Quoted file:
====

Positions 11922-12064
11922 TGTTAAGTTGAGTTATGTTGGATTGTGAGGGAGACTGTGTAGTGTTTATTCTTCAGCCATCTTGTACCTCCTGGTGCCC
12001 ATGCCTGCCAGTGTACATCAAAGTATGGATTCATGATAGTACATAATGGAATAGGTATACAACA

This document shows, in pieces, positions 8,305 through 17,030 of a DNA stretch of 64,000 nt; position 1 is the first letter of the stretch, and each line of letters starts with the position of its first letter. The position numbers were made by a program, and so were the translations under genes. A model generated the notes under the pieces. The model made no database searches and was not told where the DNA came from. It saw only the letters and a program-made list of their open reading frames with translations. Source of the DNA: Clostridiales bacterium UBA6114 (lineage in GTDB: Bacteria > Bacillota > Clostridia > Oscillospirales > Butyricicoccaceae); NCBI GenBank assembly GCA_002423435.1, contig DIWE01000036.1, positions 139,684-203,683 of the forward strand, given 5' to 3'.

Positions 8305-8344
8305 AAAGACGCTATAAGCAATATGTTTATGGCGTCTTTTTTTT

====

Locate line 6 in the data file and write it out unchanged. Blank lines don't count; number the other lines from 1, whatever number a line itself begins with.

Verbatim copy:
8305 AAAGACGCTATAAGCAATATGTTTATGGCGTCTTTTTTTT